Tied in with this, is there really a need to release all of these series physically? If general availability of Tezuka works is the key important task that DMP have set themselves, then perhaps a digital first strategy would be preferred, with physical releases down the line once this has been met? Of course there may well be robust data to refute this assertion held by DMP, hence why they are pursuing a joint physical+digital release - but nothing that I have been made aware of. This physical release question is especially egregious for the most recent Wonder 3 Kickstarter, where the series is being released in hardcover. Why is hardcover needed for this title? The campaign text itself makes no mention or explanation as to why this title needs to released in a hardcover format. Surely this is bulking out the costs for this title and keeping the required pledge total high? It also adds additional issues for backers- hardback books are larger and heavier, entailing higher shipping costs especially for those who are based internationally. Does this title need a hardcover release at all, something that is generally seen as a premium, especially for manga titles?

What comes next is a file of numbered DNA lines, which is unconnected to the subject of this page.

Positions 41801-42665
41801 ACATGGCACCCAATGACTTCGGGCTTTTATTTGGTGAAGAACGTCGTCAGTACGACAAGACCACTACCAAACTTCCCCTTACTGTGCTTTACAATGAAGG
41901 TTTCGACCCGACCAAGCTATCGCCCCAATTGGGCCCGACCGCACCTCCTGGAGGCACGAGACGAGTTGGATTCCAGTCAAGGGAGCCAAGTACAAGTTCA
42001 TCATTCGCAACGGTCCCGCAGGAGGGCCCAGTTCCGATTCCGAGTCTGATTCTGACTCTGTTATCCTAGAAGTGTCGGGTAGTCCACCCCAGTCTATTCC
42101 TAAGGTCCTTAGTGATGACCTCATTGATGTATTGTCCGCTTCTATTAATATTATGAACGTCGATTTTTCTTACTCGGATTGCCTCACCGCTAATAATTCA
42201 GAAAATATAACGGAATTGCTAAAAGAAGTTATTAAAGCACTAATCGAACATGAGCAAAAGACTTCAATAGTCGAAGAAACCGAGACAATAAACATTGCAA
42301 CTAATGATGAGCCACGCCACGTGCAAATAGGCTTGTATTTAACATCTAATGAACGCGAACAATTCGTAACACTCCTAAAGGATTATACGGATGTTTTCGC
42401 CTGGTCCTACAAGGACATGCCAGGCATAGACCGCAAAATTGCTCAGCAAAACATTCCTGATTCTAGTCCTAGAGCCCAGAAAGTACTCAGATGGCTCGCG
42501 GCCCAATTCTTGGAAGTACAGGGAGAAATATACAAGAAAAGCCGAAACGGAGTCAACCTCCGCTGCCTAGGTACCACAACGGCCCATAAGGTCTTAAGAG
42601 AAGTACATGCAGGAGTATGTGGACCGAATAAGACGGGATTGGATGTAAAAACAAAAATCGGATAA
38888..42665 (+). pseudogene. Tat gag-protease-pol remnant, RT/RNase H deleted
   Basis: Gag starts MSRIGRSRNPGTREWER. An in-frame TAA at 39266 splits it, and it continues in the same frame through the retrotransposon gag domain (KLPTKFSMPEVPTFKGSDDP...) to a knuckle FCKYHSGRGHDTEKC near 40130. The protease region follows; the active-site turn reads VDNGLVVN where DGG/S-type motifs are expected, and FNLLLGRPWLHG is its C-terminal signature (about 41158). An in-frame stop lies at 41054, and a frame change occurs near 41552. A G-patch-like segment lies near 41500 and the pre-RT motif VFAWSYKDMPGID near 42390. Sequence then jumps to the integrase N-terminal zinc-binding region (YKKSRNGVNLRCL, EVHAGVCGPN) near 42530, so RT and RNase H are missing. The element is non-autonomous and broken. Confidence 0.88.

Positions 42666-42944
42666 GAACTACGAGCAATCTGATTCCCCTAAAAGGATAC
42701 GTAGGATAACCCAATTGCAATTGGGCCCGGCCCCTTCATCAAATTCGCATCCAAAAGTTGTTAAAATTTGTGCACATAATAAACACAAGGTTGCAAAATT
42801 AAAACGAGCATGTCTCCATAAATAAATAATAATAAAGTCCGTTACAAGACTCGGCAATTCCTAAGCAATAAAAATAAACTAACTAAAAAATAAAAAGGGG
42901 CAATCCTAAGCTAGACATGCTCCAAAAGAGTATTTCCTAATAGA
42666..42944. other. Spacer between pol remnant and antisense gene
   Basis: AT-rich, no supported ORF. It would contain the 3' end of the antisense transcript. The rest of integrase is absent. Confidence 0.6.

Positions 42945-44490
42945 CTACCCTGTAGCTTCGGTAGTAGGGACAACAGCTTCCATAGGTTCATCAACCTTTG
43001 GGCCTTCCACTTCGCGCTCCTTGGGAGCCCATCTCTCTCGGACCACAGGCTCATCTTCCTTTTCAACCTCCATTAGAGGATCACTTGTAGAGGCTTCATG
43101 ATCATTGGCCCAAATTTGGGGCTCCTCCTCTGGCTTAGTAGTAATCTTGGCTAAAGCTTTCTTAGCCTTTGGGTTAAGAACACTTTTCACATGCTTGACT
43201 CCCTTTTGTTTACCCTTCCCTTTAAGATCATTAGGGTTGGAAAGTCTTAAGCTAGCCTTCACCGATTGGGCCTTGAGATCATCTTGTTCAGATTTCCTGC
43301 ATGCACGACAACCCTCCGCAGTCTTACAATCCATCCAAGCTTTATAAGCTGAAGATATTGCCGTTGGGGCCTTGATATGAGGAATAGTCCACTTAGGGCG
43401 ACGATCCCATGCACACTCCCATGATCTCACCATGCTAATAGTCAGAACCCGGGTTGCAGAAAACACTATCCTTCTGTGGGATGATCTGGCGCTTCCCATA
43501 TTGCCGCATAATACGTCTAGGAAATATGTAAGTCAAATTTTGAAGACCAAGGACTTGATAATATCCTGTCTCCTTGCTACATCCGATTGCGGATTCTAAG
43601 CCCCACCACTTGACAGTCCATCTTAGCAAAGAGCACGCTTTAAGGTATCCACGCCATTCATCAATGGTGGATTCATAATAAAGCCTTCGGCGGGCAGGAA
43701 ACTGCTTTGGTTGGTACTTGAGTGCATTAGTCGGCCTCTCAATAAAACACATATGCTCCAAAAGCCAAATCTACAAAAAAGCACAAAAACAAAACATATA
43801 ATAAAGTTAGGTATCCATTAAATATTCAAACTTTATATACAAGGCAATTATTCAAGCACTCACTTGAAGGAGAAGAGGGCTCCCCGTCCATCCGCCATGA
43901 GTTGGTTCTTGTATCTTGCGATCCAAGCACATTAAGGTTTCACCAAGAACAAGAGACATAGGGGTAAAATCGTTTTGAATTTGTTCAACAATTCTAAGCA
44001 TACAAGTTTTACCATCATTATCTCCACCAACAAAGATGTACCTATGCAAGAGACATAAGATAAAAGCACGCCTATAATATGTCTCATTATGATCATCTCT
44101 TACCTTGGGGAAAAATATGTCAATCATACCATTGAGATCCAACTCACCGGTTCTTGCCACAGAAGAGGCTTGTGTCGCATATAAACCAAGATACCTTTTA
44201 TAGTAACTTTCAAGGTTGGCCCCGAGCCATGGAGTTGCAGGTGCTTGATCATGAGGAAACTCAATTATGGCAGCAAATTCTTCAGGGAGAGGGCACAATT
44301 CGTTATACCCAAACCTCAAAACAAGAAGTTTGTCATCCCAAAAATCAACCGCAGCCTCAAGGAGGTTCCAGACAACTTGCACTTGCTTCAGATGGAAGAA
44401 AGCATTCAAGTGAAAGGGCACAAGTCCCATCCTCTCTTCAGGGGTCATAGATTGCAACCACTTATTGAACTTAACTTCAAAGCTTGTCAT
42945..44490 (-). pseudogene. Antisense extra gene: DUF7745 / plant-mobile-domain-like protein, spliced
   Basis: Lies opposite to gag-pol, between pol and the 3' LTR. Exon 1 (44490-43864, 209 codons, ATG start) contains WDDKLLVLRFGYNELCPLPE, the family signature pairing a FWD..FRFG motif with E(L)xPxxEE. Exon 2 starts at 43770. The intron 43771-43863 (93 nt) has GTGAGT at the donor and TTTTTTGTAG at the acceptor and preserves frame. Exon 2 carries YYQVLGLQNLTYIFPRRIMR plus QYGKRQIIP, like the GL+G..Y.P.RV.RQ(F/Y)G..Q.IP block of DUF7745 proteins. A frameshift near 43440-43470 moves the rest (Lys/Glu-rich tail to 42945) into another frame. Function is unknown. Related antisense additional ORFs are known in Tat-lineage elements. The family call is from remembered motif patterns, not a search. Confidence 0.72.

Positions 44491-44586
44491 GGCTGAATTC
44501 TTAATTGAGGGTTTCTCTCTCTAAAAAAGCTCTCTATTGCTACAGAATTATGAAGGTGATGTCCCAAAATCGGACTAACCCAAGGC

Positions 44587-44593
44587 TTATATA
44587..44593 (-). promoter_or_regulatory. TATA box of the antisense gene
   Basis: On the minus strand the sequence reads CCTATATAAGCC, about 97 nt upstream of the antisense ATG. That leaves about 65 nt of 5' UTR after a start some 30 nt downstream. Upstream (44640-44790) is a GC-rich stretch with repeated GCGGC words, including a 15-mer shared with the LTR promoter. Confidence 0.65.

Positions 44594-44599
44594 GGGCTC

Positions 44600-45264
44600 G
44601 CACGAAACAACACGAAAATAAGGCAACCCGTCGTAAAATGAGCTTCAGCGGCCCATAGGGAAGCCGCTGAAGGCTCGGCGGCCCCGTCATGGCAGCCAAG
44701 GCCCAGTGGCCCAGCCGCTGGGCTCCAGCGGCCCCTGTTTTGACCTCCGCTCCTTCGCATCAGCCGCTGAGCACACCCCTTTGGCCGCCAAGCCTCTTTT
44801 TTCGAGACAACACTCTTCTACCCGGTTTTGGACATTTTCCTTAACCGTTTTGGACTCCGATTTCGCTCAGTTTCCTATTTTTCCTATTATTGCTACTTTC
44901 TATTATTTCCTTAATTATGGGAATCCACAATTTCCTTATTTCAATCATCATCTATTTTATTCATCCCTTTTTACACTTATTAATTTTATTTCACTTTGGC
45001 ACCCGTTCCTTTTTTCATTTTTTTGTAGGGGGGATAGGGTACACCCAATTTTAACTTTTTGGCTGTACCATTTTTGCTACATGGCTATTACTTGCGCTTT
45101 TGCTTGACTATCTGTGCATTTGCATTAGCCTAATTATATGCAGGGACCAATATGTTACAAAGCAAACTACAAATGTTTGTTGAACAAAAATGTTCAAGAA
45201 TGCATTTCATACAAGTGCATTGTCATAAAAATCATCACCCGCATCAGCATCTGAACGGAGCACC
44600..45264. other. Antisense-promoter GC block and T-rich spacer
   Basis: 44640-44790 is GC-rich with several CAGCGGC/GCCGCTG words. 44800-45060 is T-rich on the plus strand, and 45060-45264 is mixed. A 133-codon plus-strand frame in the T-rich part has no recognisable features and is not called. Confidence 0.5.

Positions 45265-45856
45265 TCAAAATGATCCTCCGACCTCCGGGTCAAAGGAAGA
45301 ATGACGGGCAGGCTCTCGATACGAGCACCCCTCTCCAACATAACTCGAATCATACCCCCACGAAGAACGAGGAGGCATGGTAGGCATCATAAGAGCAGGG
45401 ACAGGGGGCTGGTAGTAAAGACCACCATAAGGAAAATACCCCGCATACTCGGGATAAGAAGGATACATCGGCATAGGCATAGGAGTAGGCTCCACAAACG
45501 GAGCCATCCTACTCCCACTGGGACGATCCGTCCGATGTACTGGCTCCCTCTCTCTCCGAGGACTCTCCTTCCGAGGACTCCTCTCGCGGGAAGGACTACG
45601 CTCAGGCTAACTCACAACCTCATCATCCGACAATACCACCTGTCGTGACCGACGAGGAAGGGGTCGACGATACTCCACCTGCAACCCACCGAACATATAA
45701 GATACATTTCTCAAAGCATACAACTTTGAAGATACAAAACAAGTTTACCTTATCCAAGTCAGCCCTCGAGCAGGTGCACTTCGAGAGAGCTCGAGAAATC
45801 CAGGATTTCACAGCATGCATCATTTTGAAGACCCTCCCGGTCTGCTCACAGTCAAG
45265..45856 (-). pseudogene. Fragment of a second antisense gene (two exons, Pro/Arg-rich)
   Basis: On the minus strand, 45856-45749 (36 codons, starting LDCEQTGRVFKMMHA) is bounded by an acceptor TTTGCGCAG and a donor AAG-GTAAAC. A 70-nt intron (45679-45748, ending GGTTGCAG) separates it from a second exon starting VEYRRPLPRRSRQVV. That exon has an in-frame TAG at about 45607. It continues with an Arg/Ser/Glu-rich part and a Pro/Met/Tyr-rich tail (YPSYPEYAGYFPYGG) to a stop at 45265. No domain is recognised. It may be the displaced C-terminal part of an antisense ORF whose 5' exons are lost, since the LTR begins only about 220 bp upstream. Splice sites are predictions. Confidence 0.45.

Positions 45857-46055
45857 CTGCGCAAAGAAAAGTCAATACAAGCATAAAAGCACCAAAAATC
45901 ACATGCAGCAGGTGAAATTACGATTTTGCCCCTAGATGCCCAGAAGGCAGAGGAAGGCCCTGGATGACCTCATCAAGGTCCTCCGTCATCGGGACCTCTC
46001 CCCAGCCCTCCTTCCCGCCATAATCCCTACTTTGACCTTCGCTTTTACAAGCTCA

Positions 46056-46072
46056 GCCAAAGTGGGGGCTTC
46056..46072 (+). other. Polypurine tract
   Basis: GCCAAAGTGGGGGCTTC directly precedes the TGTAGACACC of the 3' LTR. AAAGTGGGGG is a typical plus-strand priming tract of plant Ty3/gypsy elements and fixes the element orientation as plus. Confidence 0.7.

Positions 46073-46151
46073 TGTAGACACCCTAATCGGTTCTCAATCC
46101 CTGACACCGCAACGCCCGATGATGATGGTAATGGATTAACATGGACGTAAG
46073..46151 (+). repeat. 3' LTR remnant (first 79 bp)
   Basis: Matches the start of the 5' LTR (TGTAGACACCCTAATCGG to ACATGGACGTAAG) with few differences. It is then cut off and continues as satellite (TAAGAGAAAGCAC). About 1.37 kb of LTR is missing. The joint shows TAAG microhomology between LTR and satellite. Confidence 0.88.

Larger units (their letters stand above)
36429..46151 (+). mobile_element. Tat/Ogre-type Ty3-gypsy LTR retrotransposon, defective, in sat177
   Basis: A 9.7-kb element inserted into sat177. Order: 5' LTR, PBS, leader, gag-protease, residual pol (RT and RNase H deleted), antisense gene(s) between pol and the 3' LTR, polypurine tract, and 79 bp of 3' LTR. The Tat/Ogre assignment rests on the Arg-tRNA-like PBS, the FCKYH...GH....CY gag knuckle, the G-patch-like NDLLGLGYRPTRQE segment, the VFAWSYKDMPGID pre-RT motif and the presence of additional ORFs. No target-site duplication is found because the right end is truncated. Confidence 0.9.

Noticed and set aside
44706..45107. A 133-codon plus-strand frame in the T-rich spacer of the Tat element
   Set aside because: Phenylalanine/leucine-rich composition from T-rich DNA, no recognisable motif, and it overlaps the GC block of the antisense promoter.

There was hope of change in the community (and myself personally) after the disaster of the Tezuka World Release campaign, but at this stage things have reached a definite nadir - for both fans and for DMP themselves. DMP do not appear to be acting in their own best interests with some of their behavior, and give the appearance of relying on Kickstarter as a crutch due to the manner in which they conduct these serial campaigns. The poor post-campaign follow-up, both during the production process and post-release, also shine a sickly light on how the fruits of these campaigns are being treated.

At the time of writing, the Wonder 3 Kickstarter has very recently closed with an unsuccessful outcome. There is a final update from DMP stating that they intend to "regroup and present you with a new plan soon". I honestly and most sincerely hope that DMP can take this oppurtunity learn lessons, consider, and refocus their efforts to better serve their supporters. Because right now, it just isn’t working.

Do you have any thoughts on this topic? Let us know in the comments section below!